As the demand for answers to these problems have increased, dedicated projects have quickly assembled to constitute the supply. One such project was the Hospital Microbiome Project, first convened in June 2012. Around this time, the University of Chicago was in the process of constructing a new hospital, the Center for Care and Discovery. Lax et al took the opportunity presented from a newly built, never before occupied hospital, to take a survey of surfaces, air, staff and patients from both before and after hospital opening (Lax et al 2017). Researchers wanted to understand the community-level spread and colonization of bacteria in a healthcare environment and how abiotic factors influence this transmission.
The Hospital Environment
Microbial communities found on hospital surfaces were clearly differentiable between samples taken before opening and after opening. Floors and surfaces converged to bacterial types associated with human skin. This clear shift is demonstrated from an analysis of OTUs identified before and after hospital opening.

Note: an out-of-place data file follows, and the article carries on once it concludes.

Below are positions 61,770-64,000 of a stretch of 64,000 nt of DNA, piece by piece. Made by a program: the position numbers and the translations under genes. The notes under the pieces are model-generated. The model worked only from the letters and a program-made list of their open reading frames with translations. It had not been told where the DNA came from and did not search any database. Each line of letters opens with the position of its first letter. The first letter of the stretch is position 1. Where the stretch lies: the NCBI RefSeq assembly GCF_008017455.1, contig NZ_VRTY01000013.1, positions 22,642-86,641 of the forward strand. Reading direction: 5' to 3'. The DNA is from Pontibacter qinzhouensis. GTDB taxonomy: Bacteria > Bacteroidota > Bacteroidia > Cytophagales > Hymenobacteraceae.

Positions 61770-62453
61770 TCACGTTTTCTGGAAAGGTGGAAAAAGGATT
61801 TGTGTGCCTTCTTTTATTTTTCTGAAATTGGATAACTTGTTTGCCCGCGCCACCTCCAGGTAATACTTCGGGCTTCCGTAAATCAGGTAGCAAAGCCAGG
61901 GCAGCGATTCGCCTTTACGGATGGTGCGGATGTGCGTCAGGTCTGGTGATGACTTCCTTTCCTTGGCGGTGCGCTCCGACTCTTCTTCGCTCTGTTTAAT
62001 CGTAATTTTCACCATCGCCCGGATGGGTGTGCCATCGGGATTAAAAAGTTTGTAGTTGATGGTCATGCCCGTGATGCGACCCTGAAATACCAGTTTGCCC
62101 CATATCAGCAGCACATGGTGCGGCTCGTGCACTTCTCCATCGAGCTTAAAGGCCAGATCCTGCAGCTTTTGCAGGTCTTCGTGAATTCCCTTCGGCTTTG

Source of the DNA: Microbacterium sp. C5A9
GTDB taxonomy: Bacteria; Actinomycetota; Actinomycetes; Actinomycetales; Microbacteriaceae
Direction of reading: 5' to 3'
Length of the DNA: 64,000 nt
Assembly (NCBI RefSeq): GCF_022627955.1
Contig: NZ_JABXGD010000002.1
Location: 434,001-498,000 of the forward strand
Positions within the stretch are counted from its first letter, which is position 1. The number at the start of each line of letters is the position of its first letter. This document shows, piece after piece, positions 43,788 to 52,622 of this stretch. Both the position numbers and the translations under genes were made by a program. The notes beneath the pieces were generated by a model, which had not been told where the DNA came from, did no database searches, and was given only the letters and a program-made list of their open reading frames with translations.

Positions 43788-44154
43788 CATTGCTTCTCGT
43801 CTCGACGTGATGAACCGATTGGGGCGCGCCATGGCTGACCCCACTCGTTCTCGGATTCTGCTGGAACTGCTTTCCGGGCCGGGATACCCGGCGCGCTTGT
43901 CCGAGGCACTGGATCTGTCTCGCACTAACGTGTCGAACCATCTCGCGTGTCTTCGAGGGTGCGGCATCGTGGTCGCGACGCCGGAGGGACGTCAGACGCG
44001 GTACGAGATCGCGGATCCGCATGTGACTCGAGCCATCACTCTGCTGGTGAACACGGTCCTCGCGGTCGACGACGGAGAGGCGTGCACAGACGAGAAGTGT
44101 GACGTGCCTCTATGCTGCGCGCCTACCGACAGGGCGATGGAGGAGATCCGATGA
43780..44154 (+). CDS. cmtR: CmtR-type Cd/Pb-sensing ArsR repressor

The strongest finding from this longitudinal hospital study showed that patient’s rooms were colonized by the microbes from the patient. However, during the first day of hospital stay, the bacterial community representative of the room transferred to the patient. So, before there was enough time for the patient to spread their signature bacterial mark on the hospital room, the vector of bacterial transfer was from room to patient.
Further analysis, extracted from whole genome sequencing of all bacteria found in samples showed that antimicrobial resistance genes were much more common to be found on the hospital surfaces than on the patients of the respective rooms. Some specific bacterial genera were prevalent and found throughout. This included Staphylococcus and Propionibacterium, genera which include pathogenic species correlated with common hospital acquired infections.
This study also explored the effect of environmental conditions on microbial transmission. However, there were no strong relationships identified between microbial transmission and the abiotic factors that researchers measured. These included temperature, relative humidity, and illuminance. Of the myriad of clinical factors investigated, a few relationships stood out. For example, patients that were admitted to the hospital through the emergency department saw lower diversity in their microbiomes. Additionally, chemotherapy patients had significantly less microbial diversity on their hands, in their nose, and on their bed rails.